“I need to take my family where it is peaceful. Here there will be a big fight,” said one man, who gave his name as Mohammed.

Ali Faraj, a fighter for the opposition forces which forced Gaddafi into hiding last week, said he doubted people in Sirte would willingly join the revolt: “There will be a big fight for Sirte. It’s a dangerous city. It’s unlikely to rise up. A lot of people there support Gaddafi. It’s too close to Gaddafi and his family. It is still controlled by them.”

There is no independent confirmation of conditions in Sirte, which was developed into a prosperous city of 100,000 during the 42 years Gaddafi ruled Libya. NTC officials say power and water are largely cut off and supplies are low.

In Tripoli, after dawn, worshippers packed Martyrs’ Square, which was named Green Square in the Gaddafi era, chanting “Allahu Akbar (God is greatest), Libya is free.”
Fighters on rooftops guarded against any attack by Gaddafi loyalists and sniffer dogs checked cars. Even the interim interior minister, Ahmed Darat, was searched.
“This is the most beautiful Eid and most beautiful day in 42 years,” said Hatem Gureish, 31, a merchant from Tripoli.

“Gaddafi made us hate our lives … We come here to express our joy at the end of 42 years of repression and deprivation.”

Fatima Mustafa, 28, a pregnant woman wearing a black chador, said: “This is a day of freedom, a day I cannot describe to you. It’s as if I own the world. I’m glad I haven’t given birth yet so my daughter can be born into a free Libya.”

But the war is not over yet, with Gaddafi on the run and his loyalists defying an ultimatum set by Libya’s interim council.

Saturday Ultimatum

Libyans who revolted against Gaddafi in February needed NATO air power to help them win, but, given their country’s unhappy colonial history, they remain wary of foreign meddling.

Their interim leaders, trying to heal a nation scarred by Gaddafi’s cruelly eccentric ways, may want United Nations help in setting up a new police force, but see no role for international peacekeepers or observers, a U.N. official said.

“They are very seriously interested in assistance with policing to get the public security situation under control and gradually develop a democratically accountable public security force,” Ian Martin, special U.N. envoy for post-conflict planning in Libya, said at the United Nations in New York.

“We don’t now expect military observers to be requested,” he said. “It’s very clear that the Libyans want to avoid any kind of military deployment of the U.N. or others.”

The National Transitional Council (NTC), keen to assert its grip and relieve hardship after six months of war, won a $1.55 billion cash injection when the U.N. sanctions committee released banknotes in Britain in frozen Gaddafi accounts.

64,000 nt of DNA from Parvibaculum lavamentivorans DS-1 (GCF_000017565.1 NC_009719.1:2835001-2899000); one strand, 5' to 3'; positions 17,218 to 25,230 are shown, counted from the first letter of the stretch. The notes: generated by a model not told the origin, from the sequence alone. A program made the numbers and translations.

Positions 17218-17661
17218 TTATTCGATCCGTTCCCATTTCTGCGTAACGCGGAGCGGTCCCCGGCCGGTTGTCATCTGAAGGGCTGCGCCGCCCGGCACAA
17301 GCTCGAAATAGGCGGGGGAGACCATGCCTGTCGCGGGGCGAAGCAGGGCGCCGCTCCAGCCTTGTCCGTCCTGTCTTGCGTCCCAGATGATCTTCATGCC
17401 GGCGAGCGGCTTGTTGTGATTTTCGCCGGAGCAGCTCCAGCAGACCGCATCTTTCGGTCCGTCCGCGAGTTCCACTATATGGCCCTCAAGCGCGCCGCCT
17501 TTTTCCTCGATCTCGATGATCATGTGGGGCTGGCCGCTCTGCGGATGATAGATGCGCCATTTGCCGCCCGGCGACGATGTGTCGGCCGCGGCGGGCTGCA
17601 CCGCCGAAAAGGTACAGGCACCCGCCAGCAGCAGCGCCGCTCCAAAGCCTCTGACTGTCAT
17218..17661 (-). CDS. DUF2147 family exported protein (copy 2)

France has asked the committee to unfreeze 1.5 billion euros

($2.16 billion) of Libyan assets in France, a French government source said on Wednesday, adding that Libya has 7.6 billion euros of assets parked in French banks.

“Friends of Libya”

The source also said that Russia and China, which have not formally recognized the NTC, would send representatives to a “Friends of Libya” conference in Paris on Thursday to discuss support for political and economic rebuilding.

The timing of the meeting, on September 1, strikes a chord for many Libyans, who for four decades have been obliged to celebrate the date as the anniversary of the military coup that brought Colonel Gaddafi to power in 1969.

Despite the killing and shortages of fuel, power and water that Tripoli has endured since Gaddafi’s fall, worshippers in Martyrs’ Square were mostly ebullient about the future.

But Nouri Hussein, 42, an engineer, said that while he was glad Gaddafi was gone, he feared the guns in the hands of unruly fighters: “There is apprehension about what next. The rebels should not be blinded with the ecstasy of victory.”

NTC leaders have told their forces to treat prisoners with respect — in contrast with the reported killing and torture of detainees by Gaddafi’s forces — but Amnesty International said its staff had seen anti-Gaddafi fighters threaten and detain wounded opponents, notably black Libyans and foreigners.

“The council must do more to ensure that their fighters do not abuse detainees, especially the most vulnerable ones such as black Libyans and sub-Saharan Africans,” Amnesty’s Claudio Cordone said in a statement after one incident in Tripoli.

“Many risk reprisals as a result of allegations that Gaddafi forces used ‘African mercenaries’ to commit widespread violations during the conflict,” the lobby group added.